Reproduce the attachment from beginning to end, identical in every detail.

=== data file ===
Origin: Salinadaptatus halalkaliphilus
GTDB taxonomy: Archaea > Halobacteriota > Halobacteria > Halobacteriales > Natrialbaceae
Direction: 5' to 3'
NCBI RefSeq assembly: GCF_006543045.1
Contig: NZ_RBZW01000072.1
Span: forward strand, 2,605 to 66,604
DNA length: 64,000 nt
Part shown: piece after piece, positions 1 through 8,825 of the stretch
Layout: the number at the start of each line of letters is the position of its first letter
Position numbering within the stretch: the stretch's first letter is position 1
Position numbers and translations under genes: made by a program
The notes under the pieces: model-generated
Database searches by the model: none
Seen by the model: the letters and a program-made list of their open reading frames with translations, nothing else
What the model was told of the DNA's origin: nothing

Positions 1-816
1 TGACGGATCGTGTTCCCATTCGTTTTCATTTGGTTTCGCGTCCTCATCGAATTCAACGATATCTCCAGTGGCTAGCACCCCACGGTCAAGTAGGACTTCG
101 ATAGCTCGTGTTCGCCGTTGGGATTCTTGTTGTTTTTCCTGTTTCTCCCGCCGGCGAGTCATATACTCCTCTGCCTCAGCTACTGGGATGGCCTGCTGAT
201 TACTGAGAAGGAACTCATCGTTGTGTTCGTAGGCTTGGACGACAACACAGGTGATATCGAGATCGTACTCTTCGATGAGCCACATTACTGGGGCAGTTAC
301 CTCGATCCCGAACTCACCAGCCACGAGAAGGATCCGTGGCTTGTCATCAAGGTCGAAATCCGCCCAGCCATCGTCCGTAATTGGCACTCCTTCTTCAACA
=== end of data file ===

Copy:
Origin: Salinadaptatus halalkaliphilus
GTDB taxonomy: Archaea > Halobacteriota > Halobacteria > Halobacteriales > Natrialbaceae
Direction: 5' to 3'
NCBI RefSeq assembly: GCF_006543045.1
Contig: NZ_RBZW01000072.1
Span: forward strand, 2,605 to 66,604
DNA length: 64,000 nt
Part shown: piece after piece, positions 1 through 8,825 of the stretch
Layout: the number at the start of each line of letters is the position of its first letter
Position numbering within the stretch: the stretch's first letter is position 1
Position numbers and translations under genes: made by a program
The notes under the pieces: model-generated
Database searches by the model: none
Seen by the model: the letters and a program-made list of their open reading frames with translations, nothing else
What the model was told of the DNA's origin: nothing

Positions 1-816
1 TGACGGATCGTGTTCCCATTCGTTTTCATTTGGTTTCGCGTCCTCATCGAATTCAACGATATCTCCAGTGGCTAGCACCCCACGGTCAAGTAGGACTTCG
101 ATAGCTCGTGTTCGCCGTTGGGATTCTTGTTGTTTTTCCTGTTTCTCCCGCCGGCGAGTCATATACTCCTCTGCCTCAGCTACTGGGATGGCCTGCTGAT
201 TACTGAGAAGGAACTCATCGTTGTGTTCGTAGGCTTGGACGACAACACAGGTGATATCGAGATCGTACTCTTCGATGAGCCACATTACTGGGGCAGTTAC
301 CTCGATCCCGAACTCACCAGCCACGAGAAGGATCCGTGGCTTGTCATCAAGGTCGAAATCCGCCCAGCCATCGTCCGTAATTGGCACTCCTTCTTCAACA